Thursday, April 11, 2013

Daikoku trading system re-optimised

I'm pretty exhausted right now. Pretty much spent all day working non-stop and I'm really happy with my results.
I spent most of today re-optimising my Daikoku trading system by extending the backtest to seventeen pairs and 12 years worth of data. Sample size was 600 trades.
The trading system is really simple. Look at the weekly chart at the end of the week and see if the current week's range is less than half of the previous week. Once the new week starts, go long or short if the top or bottom breaks, respectively. We place our stop loss at the opposite high or low.

As part of my (re-)optimisation, I experimented with different profit targets and R:R ratios. This included the new currency pairs that I had backtested. The profit factor for each R:R ratio is below:

A reward-to-risk of 0.15:1 seemed most optimal. It seemed really low, but those were the figures. But all R:R ratios were positive, so you can't really go "wrong" with whatever R:R you use. Slightly changing the reward from 0.15 to 0.2 or 0.1 didn't change my profit factor much, so this value seemed robust.
The equity graph of this system at 2% risk per trade is below.

Now that is a good looking equity curve, with an excellent R^2. I'm always wondering whether this has been over-optimised, but it has been tested over 12 years across 17 pairs. I suppose this is a "scalping" system since we are looking for small, consistent wins. Obviously the good news is that since trades open and close quickly, there's less chance of correlation and overlap with other trades.


  1. Hi Kevin, I enjoy a lot reading your posts due to I began my "career" like trader two years ago too, hence most of your ideas and thinkings are in my mind too.

    This system is very similar than one I´m using now, but, few months ago I changed my point of view about exits. I don´t choose now any particular R:R ratio, I prefer time exit.

    Sometimes it´s better one RR ratio, and other times it´s completely different. My idea of robustness of a system is clearer with time exits.

    I wish you a good trading week.

  2. Hi Dario, thanks for your comment.

    I've always been interested in researching time-based exits but just don't have much time to do it. I'm glad to hear that it works for you. :)

    Good luck and good trading.

  3. Hi Kevin it's Ciaran again. How is your trading going? I was curious to ask what trading costs you assume in your backtests. E.g. For EURUSD, I assume 1.5 pip spread with a 1.5 pip slippage, swaps are negligible, however this is jut my experience and the broker I use is with mt4 platform, so I may be getting a little ripped off... I'm still trading high low breakouts from daily inside bars and moving stop on lower time frame. Seems to be working ok, this year I'm down 4.18% with an initial risk of around 1.5% per trade, so it's not a big drawdown. I'm glad to see you've been making profit, I wish you the best with your trading..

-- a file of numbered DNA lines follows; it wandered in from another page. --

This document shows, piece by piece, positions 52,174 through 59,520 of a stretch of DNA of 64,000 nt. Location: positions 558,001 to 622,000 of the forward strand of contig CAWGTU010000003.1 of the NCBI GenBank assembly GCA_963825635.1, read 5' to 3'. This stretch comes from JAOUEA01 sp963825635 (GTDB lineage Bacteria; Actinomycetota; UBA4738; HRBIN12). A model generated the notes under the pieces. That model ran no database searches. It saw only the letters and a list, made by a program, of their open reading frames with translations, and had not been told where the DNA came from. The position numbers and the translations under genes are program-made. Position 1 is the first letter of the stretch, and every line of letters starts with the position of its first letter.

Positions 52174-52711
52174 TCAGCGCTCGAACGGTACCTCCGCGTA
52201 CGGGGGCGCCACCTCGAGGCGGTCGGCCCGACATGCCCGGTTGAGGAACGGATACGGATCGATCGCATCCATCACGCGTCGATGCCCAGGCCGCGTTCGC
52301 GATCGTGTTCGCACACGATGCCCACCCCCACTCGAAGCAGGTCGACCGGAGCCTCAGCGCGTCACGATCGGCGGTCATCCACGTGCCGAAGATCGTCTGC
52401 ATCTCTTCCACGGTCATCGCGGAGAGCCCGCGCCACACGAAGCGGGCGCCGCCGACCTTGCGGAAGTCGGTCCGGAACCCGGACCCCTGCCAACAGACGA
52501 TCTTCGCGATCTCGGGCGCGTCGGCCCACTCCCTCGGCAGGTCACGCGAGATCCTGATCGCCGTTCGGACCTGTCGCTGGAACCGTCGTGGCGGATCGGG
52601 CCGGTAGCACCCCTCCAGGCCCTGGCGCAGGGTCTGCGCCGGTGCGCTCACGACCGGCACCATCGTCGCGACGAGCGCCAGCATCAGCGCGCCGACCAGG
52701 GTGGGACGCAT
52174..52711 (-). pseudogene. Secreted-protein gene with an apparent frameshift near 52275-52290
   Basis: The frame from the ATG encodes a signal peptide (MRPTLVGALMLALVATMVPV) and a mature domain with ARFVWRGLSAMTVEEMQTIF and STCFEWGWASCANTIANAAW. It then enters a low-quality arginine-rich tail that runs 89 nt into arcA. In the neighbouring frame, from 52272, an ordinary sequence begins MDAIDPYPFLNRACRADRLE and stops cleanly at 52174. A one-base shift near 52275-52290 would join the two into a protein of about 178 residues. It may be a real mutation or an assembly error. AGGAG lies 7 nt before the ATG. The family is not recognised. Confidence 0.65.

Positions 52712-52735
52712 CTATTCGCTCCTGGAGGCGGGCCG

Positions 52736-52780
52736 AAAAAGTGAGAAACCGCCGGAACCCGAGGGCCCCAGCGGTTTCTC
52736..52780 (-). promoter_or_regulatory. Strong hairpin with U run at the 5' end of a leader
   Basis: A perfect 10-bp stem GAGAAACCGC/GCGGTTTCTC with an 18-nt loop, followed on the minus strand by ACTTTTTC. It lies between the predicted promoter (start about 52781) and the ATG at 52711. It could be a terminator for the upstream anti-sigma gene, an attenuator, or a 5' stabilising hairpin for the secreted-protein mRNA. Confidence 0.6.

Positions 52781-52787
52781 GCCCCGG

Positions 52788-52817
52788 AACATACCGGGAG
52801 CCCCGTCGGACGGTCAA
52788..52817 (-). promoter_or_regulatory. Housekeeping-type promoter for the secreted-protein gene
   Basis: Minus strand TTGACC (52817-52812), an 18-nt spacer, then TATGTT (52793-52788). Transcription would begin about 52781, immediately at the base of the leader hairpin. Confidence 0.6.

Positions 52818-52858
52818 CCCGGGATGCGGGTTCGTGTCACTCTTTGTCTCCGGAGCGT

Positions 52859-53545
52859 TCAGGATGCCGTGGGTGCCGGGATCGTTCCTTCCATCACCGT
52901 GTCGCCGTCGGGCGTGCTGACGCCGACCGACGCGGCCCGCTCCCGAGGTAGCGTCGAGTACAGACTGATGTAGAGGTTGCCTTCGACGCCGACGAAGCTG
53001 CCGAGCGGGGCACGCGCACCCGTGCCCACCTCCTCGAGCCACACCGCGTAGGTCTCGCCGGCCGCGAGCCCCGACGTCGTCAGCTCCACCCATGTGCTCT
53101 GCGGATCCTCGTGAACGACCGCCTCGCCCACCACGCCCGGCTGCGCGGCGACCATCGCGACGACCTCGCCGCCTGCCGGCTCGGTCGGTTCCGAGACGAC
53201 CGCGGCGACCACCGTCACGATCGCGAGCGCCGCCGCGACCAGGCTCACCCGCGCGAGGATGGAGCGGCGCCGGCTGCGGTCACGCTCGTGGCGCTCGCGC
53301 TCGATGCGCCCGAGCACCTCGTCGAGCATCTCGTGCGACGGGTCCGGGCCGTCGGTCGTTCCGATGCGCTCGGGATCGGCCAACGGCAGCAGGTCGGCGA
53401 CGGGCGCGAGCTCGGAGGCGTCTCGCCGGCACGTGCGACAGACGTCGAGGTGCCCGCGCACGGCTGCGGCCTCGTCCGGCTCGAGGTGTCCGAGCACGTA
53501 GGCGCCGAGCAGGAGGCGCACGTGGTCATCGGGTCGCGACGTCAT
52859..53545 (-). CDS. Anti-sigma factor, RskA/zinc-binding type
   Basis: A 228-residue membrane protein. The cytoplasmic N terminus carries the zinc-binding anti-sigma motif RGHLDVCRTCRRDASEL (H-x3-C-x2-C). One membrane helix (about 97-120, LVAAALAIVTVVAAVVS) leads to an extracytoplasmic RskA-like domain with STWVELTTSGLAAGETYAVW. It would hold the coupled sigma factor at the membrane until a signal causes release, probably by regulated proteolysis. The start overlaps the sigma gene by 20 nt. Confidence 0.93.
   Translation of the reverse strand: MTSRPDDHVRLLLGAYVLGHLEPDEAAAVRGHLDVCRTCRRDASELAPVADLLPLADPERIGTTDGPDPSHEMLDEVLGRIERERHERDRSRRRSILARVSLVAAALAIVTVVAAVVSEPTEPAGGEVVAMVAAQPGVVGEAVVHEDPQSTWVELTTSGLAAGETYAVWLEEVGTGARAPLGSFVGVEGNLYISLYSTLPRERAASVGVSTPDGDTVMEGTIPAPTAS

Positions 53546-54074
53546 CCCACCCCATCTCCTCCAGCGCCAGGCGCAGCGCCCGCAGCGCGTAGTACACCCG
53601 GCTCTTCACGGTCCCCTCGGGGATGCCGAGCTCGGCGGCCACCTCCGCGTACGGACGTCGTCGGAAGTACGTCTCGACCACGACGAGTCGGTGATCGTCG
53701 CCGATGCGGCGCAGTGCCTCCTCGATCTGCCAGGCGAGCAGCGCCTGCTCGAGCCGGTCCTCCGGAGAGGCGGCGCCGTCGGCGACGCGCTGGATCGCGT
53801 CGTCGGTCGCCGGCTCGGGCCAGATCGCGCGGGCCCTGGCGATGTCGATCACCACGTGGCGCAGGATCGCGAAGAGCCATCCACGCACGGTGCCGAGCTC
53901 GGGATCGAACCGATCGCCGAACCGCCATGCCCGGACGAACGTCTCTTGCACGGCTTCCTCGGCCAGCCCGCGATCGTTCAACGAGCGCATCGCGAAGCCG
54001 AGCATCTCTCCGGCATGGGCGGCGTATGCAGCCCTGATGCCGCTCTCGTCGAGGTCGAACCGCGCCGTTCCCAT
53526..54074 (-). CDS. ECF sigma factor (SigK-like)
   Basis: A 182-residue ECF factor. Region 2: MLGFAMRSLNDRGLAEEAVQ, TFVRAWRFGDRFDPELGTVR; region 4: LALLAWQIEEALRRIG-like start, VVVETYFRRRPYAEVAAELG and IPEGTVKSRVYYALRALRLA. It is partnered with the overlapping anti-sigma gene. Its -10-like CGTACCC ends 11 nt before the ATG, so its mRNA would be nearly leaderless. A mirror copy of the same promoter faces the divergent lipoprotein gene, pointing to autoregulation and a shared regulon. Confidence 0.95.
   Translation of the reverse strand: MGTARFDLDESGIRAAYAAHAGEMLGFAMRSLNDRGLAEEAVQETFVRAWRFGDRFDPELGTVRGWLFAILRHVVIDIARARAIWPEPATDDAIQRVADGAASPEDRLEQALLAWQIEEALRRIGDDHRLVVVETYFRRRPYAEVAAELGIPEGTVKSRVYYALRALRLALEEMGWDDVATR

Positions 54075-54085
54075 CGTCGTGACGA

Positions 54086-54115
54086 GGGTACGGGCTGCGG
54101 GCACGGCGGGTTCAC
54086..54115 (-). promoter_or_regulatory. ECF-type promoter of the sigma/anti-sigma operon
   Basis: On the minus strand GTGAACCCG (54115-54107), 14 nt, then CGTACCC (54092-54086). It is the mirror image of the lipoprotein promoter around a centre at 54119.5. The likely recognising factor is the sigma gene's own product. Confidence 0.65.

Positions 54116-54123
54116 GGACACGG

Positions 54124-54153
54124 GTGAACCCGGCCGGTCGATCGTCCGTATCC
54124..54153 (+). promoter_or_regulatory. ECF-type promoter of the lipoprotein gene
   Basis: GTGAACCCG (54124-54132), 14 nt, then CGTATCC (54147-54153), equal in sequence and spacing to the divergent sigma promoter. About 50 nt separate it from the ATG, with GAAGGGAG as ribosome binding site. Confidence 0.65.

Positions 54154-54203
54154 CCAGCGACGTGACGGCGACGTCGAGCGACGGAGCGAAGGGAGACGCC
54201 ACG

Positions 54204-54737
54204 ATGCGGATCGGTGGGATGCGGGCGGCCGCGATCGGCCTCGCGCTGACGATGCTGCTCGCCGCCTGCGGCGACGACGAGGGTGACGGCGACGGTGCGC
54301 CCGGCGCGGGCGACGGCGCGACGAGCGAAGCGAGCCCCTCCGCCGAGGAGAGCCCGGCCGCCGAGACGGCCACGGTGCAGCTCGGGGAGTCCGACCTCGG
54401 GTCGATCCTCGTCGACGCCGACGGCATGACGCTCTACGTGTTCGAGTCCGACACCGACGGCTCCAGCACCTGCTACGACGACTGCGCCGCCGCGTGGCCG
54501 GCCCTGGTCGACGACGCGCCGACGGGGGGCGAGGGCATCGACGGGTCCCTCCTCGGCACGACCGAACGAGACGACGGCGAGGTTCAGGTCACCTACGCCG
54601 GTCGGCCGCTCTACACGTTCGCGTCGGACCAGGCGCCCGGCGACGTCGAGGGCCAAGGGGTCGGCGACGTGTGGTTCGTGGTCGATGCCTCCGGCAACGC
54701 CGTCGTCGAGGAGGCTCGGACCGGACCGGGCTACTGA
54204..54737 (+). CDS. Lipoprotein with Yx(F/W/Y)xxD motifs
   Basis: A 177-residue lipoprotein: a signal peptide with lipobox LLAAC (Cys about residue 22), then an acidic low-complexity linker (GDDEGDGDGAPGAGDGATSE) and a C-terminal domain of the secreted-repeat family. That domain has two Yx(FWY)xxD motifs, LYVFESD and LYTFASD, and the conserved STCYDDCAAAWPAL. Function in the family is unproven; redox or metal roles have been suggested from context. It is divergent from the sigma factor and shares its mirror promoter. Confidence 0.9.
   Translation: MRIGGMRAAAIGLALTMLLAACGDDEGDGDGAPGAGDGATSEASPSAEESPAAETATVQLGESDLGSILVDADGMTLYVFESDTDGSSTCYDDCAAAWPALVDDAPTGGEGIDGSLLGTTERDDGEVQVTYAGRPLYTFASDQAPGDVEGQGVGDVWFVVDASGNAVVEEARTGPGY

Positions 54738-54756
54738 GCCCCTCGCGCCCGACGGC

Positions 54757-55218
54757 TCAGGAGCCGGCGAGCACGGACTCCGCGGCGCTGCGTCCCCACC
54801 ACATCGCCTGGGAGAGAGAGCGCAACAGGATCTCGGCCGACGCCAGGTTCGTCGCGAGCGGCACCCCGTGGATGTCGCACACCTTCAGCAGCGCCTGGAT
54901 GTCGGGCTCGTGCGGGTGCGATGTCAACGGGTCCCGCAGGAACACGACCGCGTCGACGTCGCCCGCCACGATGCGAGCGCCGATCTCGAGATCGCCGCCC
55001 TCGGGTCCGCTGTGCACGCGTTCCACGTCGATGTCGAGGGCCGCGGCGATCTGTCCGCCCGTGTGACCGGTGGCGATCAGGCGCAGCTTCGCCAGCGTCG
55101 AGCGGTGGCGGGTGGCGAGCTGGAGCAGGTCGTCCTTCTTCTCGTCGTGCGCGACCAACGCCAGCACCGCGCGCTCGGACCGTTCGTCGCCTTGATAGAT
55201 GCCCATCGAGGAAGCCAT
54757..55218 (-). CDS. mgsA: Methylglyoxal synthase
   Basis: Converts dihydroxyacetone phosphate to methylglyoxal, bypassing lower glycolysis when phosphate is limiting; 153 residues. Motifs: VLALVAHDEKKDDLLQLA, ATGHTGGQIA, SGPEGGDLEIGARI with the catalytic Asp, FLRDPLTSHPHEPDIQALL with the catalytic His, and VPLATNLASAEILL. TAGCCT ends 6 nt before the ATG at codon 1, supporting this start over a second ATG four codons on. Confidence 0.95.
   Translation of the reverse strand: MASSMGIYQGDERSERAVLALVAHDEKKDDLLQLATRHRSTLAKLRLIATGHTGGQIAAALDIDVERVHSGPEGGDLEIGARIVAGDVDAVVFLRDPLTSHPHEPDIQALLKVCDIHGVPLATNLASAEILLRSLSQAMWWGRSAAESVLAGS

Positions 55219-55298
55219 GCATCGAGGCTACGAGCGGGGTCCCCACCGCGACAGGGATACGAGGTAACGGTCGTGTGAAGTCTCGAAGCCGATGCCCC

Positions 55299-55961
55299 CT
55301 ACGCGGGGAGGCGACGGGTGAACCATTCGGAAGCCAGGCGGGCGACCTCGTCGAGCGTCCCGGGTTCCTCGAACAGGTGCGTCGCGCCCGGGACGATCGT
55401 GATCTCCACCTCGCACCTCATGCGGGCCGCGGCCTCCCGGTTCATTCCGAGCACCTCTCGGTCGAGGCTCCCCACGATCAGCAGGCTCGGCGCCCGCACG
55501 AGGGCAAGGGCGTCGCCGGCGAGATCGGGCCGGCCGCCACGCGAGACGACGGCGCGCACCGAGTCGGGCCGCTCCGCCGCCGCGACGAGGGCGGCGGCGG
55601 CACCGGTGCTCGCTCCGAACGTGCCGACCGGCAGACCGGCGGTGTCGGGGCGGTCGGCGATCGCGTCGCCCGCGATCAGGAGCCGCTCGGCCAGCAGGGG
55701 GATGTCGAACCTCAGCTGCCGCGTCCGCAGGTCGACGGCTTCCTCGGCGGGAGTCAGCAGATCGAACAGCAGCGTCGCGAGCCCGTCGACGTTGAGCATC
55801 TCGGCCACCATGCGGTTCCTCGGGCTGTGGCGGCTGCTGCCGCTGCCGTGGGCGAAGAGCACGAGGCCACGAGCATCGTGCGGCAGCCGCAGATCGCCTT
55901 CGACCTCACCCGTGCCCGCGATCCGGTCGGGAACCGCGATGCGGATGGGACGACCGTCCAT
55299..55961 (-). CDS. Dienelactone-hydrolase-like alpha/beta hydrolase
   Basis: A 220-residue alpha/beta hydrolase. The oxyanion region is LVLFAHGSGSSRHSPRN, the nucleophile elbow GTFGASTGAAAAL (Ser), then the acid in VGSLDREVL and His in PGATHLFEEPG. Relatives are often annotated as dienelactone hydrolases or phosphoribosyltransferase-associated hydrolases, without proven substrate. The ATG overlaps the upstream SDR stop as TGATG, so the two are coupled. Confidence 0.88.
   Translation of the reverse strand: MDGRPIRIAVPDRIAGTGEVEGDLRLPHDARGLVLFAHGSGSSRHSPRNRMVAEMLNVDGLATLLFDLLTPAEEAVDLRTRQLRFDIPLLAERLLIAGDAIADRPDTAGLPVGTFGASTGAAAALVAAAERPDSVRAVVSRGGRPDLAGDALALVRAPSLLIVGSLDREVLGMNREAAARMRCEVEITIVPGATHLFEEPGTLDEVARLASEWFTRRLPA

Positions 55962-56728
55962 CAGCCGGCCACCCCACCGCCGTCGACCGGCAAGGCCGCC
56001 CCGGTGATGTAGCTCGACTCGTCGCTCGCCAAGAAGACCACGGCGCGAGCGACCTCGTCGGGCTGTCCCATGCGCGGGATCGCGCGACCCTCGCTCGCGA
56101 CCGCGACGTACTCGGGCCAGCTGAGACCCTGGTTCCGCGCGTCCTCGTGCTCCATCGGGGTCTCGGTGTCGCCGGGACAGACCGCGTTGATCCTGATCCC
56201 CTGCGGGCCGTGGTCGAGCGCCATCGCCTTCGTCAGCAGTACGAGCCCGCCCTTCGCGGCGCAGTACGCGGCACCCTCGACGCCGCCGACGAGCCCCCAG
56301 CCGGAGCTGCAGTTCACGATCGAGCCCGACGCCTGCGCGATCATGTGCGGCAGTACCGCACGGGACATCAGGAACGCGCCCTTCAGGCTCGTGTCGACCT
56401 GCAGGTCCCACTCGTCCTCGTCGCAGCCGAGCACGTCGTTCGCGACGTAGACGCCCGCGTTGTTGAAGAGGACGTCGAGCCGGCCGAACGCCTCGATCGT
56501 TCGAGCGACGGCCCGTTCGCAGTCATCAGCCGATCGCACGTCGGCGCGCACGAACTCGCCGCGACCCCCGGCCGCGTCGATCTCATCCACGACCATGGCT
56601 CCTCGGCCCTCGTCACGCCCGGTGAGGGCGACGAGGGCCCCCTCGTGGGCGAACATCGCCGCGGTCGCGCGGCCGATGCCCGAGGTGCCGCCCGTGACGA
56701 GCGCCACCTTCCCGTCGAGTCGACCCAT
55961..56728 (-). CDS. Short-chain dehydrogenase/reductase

1. Hey Ciaran, it's good to hear from you. For EURUSD I assume an average spread of 1.2 pips. I use the average from this page as Pepperstone is my broker ( I haven't accounted for slippage in my costs, but I use a profit factor buffer to account for unknowns (i.e. I only use systems where PF is more than 1.25. The extra +0.25 provides a buffer for unknowns).

      Heh, 4% drawdown is nothing. Good luck!

  4. Hi Kevin. Thanks for that. I am also starting to look for diversification opportunities so I can efficiently compound gains without excess risk. Do u have any advice on this topic? Correlations between currencies are quite high, epscially majors, so this prob isn't so good. The ideal scenario is a market that is very uncorrelated but has the high liquidity and also pure tech analysis (usually these two go hand in hand). So, first thought is small cap stocks is a no no. Not sure about indices, since they gap every day from the open and close, but if the gaps are small then it's feasible. My incline is that commodities might provide a suitable diversification here. Do u have any ideas?



    1. That's a bit beyond my expertise, sorry. But to reduce correlation within the forex market, there are three tips I can think of.

      1) I try to use multiple trading systems with their own unique logic that's sufficiently different from each other. Currently I have three systems that I use on the daily chart based on a change in volatility, a one-candle pattern (pinbar) and a two-candle pattern (two-bar reversal). Most of the time, they provide an independent entry signal.

      2) Tightening the size of your trades, pip-wise, will help reduce overlap between two opened trades. Two systems with a 10 pip SL and TP are less likely to overlap than if they had a 200 pip SL and TP. With smaller-sized trades, one trade is more likely to open and close before the other is triggered. This is also true if you trade two highly-correlated pairs like the EURUSD and GPBUSD. Using a tight TP and SL, your trade on the EURUSD may open and close before your second trade is triggered on the GBPUSD.

      3) Having systems based on different time frames will also help reduce correlation. Suppose I have a system on the weekly chart and expect to hold it open for some days before it hits my TP or SL. Having a system on the 4H chart won't pose much of a problem since trades during that timeframe might only last a day. But it'll depend on the pip size of your trades (the smaller the better).

      But yeah, that's my approach, diversifying the systems I trade (or more accurately, the entries and exits) as well as my timeframes.


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